US Release Date: 05-13-2011
Directed by: Paul Feig
- Kristen Wiig, as
- Rose Byrne, as
- Chris O'Dowd, as
- Officer Rhodes
- Maya Rudolph, as
- Ellie Kemper, as
- Melissa McCarthy, as
- Wendi McLendon-Covey, as
- Matt Lucas, as
- Jon Hamm, as
- Michael Hitchcock, as
- Jill Clayburgh, as
- Annie's Mom
- Rebel Wilson as
Kristen Wiig and Chris O'Dowd in Bridesmaids.
Judd Apatow produced movies are famous for their frat boys humor so maybe it's about time he got around to producing a girl's comedy. Co-written by and starring Saturday Night Live's Kristen Wiig, this hilarious comedy goes a long way toward disproving the ridiculous theory that you sometimes hear espoused that women can't be funny.
Wiig stars as Annie, a down on her luck woman living in Milwaukee, WI. She recently lost her cake baking business and is in a sex only relationship with a jerk played by Jon Hamm. The news that her best friend Lillian (played by SNL alum Maya Rudolph) is getting married and wants Annie to be her maid of honor doesn't do much to raise her spirits as it only reminds her of how much her life isn't going according to plan. Adding to her aggravation is the fact that another of Lillian's friends, the rich and beautiful Helen, is trying to take over the planning of the wedding and usurp Annie's place as Lillian's best friend.
Wiig, who is the funniest performer currently on SNL, shows here that she has a future in movies. She has the charisma and comic timing to carry a movie and she remains the star despite a supporting cast that does its best to steal every scene that it can. I can't help but think that this movie's success could soon signal her departure from television.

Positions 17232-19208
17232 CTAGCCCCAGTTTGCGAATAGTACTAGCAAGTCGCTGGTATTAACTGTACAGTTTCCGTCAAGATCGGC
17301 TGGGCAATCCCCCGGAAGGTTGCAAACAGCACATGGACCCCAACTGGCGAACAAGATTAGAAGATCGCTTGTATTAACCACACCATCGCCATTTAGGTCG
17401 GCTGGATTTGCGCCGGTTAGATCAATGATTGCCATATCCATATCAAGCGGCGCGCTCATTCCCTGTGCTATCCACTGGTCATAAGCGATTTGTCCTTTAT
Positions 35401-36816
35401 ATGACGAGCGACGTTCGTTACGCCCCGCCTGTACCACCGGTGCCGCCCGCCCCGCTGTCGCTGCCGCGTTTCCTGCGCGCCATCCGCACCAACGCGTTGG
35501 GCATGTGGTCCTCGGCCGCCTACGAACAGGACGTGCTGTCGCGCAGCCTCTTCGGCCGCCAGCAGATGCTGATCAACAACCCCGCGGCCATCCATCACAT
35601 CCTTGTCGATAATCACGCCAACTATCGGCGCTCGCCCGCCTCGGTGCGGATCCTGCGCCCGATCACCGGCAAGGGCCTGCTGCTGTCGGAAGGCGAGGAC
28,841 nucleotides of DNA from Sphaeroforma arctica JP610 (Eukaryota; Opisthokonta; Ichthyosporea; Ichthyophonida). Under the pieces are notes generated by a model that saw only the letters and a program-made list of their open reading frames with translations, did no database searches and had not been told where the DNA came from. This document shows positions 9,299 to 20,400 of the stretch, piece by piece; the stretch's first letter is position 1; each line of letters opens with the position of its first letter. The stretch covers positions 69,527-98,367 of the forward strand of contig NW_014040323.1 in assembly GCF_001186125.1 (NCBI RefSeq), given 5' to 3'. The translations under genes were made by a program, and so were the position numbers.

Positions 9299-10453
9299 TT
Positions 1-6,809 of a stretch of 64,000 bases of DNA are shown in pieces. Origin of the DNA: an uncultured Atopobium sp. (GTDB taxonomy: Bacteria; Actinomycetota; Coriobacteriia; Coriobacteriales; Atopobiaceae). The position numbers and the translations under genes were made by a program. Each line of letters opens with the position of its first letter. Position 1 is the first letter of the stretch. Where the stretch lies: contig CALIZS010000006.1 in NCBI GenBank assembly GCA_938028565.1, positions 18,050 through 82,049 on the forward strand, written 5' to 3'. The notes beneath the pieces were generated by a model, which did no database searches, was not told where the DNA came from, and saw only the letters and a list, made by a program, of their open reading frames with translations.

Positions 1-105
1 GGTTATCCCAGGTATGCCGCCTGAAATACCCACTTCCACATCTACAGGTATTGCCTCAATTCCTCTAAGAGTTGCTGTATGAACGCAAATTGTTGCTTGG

Like most of Apatow produced movies there was reportedly quite a lot of improvisation during the filming. For the most part this works as the cast is quite funny, but a couple of times a joke does run on for too long. It's especially noticeable because of the film's 2 plus hour running time, which is a bit long for a comedy. Take Annie's attempts to get the policeman Rhode's attention near the film's climax, as an example. By then the movie should be wrapping up, but the story is stopped dead by Wiig's repeated clowning. It's not that she isn't funny in the scene, but just that it should have been edited for the sake of the movie's structure.
Of the supporting cast of women, Melissa McCarthy gets the showiest part. Her tough talking, fight club bridal shower wanting, heavy-set character is rough and funny. Of all the characters besides Wiig, her scenes feel the most improvised, with mostly hilarious results. She certainly isn't afraid to put herself out there.
One thing these women aren't afraid to do is get down and dirty with a little gross-out humor. A bad experience at a bridal shop following some suspicious Brazilian food is disgustingly funny with bodily fluids and noises used to amusing effect.
Along with the comedy, the story does provide some heart with a romance between Annie and Rhodes, a police officer played by Irish comedian Chris O'Dowd (Roy on the British sitcom, The I.T. Crowd). He's nearly the only male character given much screentime, and while he plays the supporting part well, it is definitely a supporting part, as this is a chick flick, even if it is a chick flick with a difference.